The first thing I started with was technology. Technology is fantastic. We need it. It’s a mindset change because, again, the firms have been doing it a particular way, manually in a spreadsheet, for 15 or 20 years. Technology also is not in the skillset of current people. Implementing a system? The project management skills and IT skills may not be there. That’s the main pain point, right? You have to either do your day job and get financials and reporting out, or take a step back and be able to figure out how to implement a system. Choosing the system is another skill set. You have to go out there and talk to different vendors. Everybody is telling you that their system is the best. You have to figure out what system to put in place. The second half is implementing it and getting your staff to do it, too, which means taking time away from their day jobs. That’s the pain point with any type of technology implementation. It just takes time and skill.
The other side of it, in terms of the day job itself, is being able to do what I was talking about – financial statements, account statements, etcetera. It takes a lot of time. Time means people. That means you need to hire a second, third, and fourth accountant, right? Firms can then turn away a little bit from actually doing deals and focusing on spending resources on the back office where they need to hire people to do all this accounting and operations. That’s where the fund administrator comes in. You can actually outsource some of those operations to a fund administrator. They scale up and down. They worry about HR headaches. They will worry about the costs. The tech and all of that will be done by the fund administrator, thereby freeing you up to do more things internally. The fund administrator can do everything. They are not going to go to the Monday morning meetings and be directly part of the operations of the firm. You still need a CFO, and they still need a controller to bridge the gap between it the fund administrators, the auditor, and other vendors. It truly is a mix of outsourcing, keeping stuff in-house, and technology. That’s just what I think about every day. That’s what I try to help CFOs think through. What is the strategy? What does that perfect balance look like?
Chris Gale 12:48
One of my friends is in the fund accounting space. I have many friends in the fund accounting space. If I talk to her about software, she groans. Software will be good at only one thing. But edge cases don’t work with the software. There’s a fear of being oversold. How does PFA address that? What questions would you invite CFOs to ask to get the right solutions?
Ryan Burger 13:50
There are hundreds of solutions out there. A website called PE Stack has an inventory of more than 250 different vendors in the private equity and venture capital space. There are about 50 more that they’d like to add. There are a lot of point solutions that focus on a very specific area. I think it’s phenomenal that we have that many vendors in the space and that we’re continuing to grow. We want to innovate. We want to use technology.
Providers need to home in on whatever problems they’re looking to solve. While it would be phenomenal to have one solution address everything in investor relations, everything on the accounting side, and everything on the investment side – we’re not there yet. There are too many nuances. They’ll continue to be point solutions for given tasks. Then obviously spending the time to integrate presents challenges. It’s really just sitting down, really making sure that they ask all of the detailed questions of their internal employees that are going to be the users of the system, understanding the edge cases, and making sure the vendor understands those.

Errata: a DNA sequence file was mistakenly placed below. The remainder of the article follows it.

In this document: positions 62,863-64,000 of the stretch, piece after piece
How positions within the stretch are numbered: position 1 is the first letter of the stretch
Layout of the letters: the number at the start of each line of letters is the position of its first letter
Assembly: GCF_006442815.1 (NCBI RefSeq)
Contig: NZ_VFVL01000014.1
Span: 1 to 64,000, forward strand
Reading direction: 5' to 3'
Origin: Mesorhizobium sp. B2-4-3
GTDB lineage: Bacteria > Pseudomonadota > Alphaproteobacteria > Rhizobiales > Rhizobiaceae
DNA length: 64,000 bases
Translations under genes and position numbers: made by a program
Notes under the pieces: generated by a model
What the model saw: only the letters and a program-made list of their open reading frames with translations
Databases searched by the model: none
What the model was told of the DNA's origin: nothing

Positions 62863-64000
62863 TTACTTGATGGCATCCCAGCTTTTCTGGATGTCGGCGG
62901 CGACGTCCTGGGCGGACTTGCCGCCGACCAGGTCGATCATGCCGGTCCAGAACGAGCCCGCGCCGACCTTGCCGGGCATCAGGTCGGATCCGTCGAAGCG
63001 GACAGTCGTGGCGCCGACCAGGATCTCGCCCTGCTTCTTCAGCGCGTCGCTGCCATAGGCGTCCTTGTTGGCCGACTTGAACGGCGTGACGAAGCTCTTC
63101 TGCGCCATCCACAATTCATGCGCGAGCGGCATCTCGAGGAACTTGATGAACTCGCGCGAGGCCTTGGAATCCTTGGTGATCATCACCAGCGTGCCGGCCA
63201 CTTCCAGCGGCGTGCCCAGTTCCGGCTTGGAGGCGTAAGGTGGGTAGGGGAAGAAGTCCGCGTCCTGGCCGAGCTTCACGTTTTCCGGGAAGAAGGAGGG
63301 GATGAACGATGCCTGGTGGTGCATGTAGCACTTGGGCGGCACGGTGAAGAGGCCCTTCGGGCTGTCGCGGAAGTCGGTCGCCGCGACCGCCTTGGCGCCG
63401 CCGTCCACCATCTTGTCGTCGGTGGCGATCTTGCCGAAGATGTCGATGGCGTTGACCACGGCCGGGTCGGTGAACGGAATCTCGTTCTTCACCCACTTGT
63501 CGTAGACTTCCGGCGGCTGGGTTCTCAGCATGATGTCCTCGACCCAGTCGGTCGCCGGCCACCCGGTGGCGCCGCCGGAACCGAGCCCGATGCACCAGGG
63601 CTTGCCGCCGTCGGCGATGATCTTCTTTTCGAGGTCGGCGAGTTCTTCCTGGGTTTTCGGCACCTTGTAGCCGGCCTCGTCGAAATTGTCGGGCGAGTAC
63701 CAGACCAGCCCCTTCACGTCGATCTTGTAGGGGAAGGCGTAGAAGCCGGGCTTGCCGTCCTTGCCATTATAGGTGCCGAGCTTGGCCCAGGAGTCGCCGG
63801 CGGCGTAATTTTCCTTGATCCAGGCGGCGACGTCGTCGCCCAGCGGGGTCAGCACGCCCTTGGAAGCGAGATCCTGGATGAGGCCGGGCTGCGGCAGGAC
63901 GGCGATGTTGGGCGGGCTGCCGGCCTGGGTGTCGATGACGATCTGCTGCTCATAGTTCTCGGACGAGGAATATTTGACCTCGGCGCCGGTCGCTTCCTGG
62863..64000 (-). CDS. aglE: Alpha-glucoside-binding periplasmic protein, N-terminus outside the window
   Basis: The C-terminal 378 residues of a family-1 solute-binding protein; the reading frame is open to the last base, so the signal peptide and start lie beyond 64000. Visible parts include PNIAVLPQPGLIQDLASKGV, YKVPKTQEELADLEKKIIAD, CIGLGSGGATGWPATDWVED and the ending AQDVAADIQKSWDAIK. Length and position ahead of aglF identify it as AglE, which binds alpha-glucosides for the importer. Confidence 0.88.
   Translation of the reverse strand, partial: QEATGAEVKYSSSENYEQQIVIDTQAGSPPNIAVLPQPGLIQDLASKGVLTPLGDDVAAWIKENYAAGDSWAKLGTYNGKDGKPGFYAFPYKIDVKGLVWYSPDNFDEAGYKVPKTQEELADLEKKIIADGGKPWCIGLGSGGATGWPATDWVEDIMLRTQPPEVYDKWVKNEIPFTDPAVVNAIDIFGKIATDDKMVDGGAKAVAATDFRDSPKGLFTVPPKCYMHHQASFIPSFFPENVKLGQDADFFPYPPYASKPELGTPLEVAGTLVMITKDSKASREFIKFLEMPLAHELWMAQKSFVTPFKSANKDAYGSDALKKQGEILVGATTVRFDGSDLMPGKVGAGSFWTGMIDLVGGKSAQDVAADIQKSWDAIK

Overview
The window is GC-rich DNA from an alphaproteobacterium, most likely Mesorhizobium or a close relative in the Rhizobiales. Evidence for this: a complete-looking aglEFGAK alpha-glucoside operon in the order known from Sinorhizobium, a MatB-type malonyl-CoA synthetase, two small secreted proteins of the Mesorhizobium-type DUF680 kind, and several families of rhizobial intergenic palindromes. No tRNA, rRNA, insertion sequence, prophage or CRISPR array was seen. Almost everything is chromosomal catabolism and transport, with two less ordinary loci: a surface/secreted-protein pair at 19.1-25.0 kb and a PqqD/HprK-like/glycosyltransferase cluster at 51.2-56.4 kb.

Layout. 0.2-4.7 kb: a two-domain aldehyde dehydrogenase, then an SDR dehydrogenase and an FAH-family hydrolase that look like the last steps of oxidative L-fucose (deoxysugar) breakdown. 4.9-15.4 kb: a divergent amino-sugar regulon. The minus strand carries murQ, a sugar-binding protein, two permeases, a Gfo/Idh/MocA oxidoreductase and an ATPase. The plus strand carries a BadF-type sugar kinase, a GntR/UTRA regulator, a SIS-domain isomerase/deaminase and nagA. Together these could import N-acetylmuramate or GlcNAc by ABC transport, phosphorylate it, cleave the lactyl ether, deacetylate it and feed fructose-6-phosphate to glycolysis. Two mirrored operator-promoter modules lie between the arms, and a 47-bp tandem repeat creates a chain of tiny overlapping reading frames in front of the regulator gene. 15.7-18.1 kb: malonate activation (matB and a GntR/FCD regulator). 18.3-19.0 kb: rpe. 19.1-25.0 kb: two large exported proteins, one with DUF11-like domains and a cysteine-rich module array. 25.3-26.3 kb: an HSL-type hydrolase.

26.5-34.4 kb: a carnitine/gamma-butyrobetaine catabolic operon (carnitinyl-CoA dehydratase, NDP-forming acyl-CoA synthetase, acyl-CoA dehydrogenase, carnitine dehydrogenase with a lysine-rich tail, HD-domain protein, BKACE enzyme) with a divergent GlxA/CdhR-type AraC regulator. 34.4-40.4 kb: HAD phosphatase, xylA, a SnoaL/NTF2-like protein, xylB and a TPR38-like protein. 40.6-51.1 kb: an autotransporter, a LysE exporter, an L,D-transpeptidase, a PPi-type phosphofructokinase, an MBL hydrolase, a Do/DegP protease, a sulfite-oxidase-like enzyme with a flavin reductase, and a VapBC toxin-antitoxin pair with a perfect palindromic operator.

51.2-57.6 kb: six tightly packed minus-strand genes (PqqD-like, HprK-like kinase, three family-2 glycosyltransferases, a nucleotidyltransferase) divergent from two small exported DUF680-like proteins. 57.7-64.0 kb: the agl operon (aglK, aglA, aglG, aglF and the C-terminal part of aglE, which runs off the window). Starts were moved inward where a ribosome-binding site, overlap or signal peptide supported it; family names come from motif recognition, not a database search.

In our case, we like to see those spreadsheets and go through them before we end up signing on clients. We know what we’re getting into, they know what our solution solves for, and, during all of our demos, we try to make it interactive where we ask them questions, especially on the carried interest and compensation side. We try to make it interactive while we’re doing the demo. We ask them about their vesting schedule, how they allocate carry, who’s dilutable, who’s credible, and whether there are other nuances or holdbacks or escrow tax components that we have to think about. We try to make it two-way and really look at the spreadsheets.
Chris Gale 16:21
Back to the five points. On the goal of communication and documentation, what problems precisely are you seeking to solve?
Kwame Lewis 16:43
That is the goal. The goal for me, as a CFO, would be to improve my operations overall. It’s usually all done manually right now, which means that it’s subject to error. It’s subject to lots of people doing it, spending a lot of time, a lot of late nights trying to get out this financial statement and whatnot. There are a lot of interactions with the LPs manually because they’re asking for certain things. All of those things can be solved with technology. The goal for me would be to implement technology solutions that ease and make operations much more efficient. I would absolutely turn to PFA Solutions and their technology.
Ryan Burger 17:40
Spreadsheets aren’t necessarily our enemy. We all love spreadsheets. But there are a time and a place to rely on spreadsheets as your golden source of truth. We love to integrate Excel data into our platform as well as download information out. But our view is that this approach is risk prone and not a scalable solution. It’s great. But it comes with a cost, obviously, from a risk and scalability perspective.
Kwame Lewis 18:12
And a controls perspective, as well. There are always errors. There have had many stories of errors repeating. Something is hard coded. Something didn’t change when you rolled it forward. It presents a lot of errors. It’s a nightmare. Having tech solutions in play is fantastic. The problem is, getting from spreadsheets to the tech solution is a journey. You have to figure out any journey, identify a goal, and plan to actually get from point A to point B with the least disruption.
Chris Gale 18:48
Why is carried interest potentially a pain point?
Kwame Lewis 18:58